Two defensive minded speedsters is what we have here. In just 179 PA in his rookie 2009 season, Borbon came out and lit the world on fire, hitting .312/.376/.414, but in 468 PA last season, he hit .276/.309/.340. In his minor league career, he had always been able to maintain a fairly high OBP, so one would think that he should be better than he was last year in that department. Then again, his counterpart here, Carlos Gomez, has a career .340 minor league OBP but the highest number he's recorded in that category in the majors was last years .298. Still, in 150 fewer plate appearances in 2010, Carlos Gomez gained just .2 less fWAR than Borbon. Then again, in 170 fewer plate appearances in 2009, Borbon was worth the same amount of fWAR as Gomez. With both players being heralded defensively, I would bank on Borbon being the better of the two offensively next season. He likely won't be anywhere close the the numbers he had in 2009, but I can certainly see him being around an average .330 wOBA.
RF: Nelson Cruz versus Corey Hart
Former Brewer farmhand Nelson Cruz has flourished in Arlington, hitting 55 HR in the last two seasons, though he's only played 128 and 108 games over that span. Last year was the better (if shorter) of the two as he hit .318/.374/.576 with 22 HR. Cruz also steals his fair share of bases, with 37 in the past two years. In his career, he has a slash line of .273/.336/.502. Contrast that to Corey Hart, who has a career line of .275/.329/.483. Last season, he hit .283/.340/.525 with a career high 31 HR and 102 RBI. Hart has a -4.3 UZR/150 in RF over his career, Cruz has a 9.9 UZR/150 over his. Hart's big advantage is his playing many more games over Cruz, but in a full season from each I would prefer Cruz.
1SP: CJ WIlson versus Zack Greinke
After four years in the Rangers bullpen, where he had mixed results, Texas switched Wilson to a starting role; something he hadn't done since 2005. It's safe to say it worked out well last season as he had a 3.35 ERA and 3.56 FIP. He had a decent 7.50 K/9, but a pretty high 4.10 BB/9. He gave up less than half a home run per nine innings, and had allowed a low .266 BABIP. In addition, if I were the Rangers, I would be worried about his arm in the upcoming season. He pitched 204 innings in the regular season, than 24 more in the postseason as he helped the Rangers reach the World Series. He hadn't pitched over 100 innings since 2005, and had never pitched more than 136 innings in his career. I don't think there is any way he is as good as Zack Greinke will be for the Brewers. Greinke had a 4.17 ERA and 3.35 FIP last season, just one year removed from his amazing 2009. As I've said in the other parts of this series, he should have a renewed focus on a postseason contender. That, coupled with him moving from the AL to the NL made this an easy choice.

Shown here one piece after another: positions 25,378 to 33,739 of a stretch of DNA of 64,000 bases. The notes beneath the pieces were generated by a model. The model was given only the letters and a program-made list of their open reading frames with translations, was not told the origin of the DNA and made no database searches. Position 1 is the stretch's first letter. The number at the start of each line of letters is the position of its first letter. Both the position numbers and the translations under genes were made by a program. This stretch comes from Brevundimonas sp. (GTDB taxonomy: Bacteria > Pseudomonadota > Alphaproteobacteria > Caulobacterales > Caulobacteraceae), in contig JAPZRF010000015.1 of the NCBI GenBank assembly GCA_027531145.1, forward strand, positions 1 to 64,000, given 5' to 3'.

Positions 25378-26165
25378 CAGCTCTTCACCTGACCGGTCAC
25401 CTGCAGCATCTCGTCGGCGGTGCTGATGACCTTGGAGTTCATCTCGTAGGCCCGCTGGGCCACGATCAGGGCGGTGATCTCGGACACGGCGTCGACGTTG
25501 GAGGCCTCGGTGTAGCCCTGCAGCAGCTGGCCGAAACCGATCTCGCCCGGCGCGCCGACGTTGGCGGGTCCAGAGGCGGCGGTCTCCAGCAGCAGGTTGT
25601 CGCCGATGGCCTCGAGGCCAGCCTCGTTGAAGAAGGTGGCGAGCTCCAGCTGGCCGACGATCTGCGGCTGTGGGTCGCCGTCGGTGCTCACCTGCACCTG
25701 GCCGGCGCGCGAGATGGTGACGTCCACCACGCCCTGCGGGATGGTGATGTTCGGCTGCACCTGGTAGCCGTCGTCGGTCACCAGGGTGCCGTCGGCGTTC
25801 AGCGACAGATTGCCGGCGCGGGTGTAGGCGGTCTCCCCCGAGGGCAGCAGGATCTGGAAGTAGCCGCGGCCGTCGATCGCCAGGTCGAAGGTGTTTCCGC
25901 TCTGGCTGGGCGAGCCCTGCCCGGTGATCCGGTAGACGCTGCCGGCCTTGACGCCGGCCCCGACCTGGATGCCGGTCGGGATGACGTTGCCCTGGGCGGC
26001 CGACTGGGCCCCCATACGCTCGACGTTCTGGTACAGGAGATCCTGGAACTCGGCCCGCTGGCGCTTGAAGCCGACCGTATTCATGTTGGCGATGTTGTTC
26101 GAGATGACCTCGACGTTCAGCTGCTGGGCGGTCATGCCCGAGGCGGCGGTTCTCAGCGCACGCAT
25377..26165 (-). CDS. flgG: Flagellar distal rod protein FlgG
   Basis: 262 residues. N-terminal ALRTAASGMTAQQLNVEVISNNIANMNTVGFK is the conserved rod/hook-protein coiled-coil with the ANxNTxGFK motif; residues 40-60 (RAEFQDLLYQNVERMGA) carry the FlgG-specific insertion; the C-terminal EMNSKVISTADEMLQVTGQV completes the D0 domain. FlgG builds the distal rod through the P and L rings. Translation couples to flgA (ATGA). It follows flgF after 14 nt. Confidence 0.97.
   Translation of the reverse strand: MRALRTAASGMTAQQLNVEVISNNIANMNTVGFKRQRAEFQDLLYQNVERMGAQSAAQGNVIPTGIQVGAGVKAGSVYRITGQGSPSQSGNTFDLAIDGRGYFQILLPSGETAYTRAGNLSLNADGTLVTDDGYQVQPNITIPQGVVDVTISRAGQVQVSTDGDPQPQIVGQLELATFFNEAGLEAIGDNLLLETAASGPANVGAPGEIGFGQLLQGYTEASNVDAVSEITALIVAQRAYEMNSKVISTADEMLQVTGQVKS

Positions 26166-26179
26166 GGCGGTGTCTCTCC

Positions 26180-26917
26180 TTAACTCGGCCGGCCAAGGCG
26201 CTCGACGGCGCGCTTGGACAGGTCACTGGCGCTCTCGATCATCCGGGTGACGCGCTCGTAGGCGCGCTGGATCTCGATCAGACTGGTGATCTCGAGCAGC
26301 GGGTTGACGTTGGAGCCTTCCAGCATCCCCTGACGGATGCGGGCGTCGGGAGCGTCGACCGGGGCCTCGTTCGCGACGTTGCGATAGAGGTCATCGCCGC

2SP: Colby Lewis versus Yovani Gallardo
Another player who had primarily been in the bullpen prior to 2010, he also found success in a starting role last year. In 32 starts, Lewis had a 3.72 ERA and 3.55 FIP. He had very good peripheral stats, and was worth 4.4 fWAR last season. Prior to that, he had never had an FIP under 5 in his major league career. Yovani Gallardo was outstanding last year, with a 3.84 ERA and 3.02 FIP. He also had great peripherals--he did give up more walks than Lewis, but had a lower HR rate. Gallardo was worth 4.6 fWAR in 16 fewer innings than Lewis. I can see Gallardo being even better than he was last year. I can't say the same for Lewis. Even if they stayed around the same as last season, Gallardo is the choice here.
3SP: Matt Harrison versus Shaun Marcum
Originally, Brandon Webb was penciled in for this spot but, due to another injury, he has been replaced with Matt Harrison who, ta-da!, had been used mostly out of the bullpen last year. Over his career he has a 4.87 K/9 and 3.71 BB/9. Both of those numbers were up slightly last season. Shaun Marcum had a 3.64 ERA and 3.74 FIP last season with the Blue Jays and should be even better this year, especially with the move out of the AL East. Marcum's an easy pick.
4SP: Tommy Hunter versus Randy Wolf
Hunter has actually been a starter his whole career! He doesn't strike out very many hitters, but doesn't walk very many either. Last season, he had a 1.48 HR/9. All told, he ended up with a 3.73 ERA and 4.99 FIP in 2010. He had a better 4.40 FIP in 2009, but his xFIPs were relatively similar (4.79 and 4.70) the past two seasons. Wolf also doesn't strike out many hitters, and walks more than Hunter. He also had a lower FIP (4.85) and higher xFIP (4.90) last year. Both his ERA (3.23) and FIP (3.96) were under four in 2009. They were worth the same fWAR last season, though Hunter pitched almost 88 fewer innings. Hunter is only going to be 24 years old and has a better chance to see a big improvement, so I'll take him.
5SP: Derek Holland versus Chris Narveson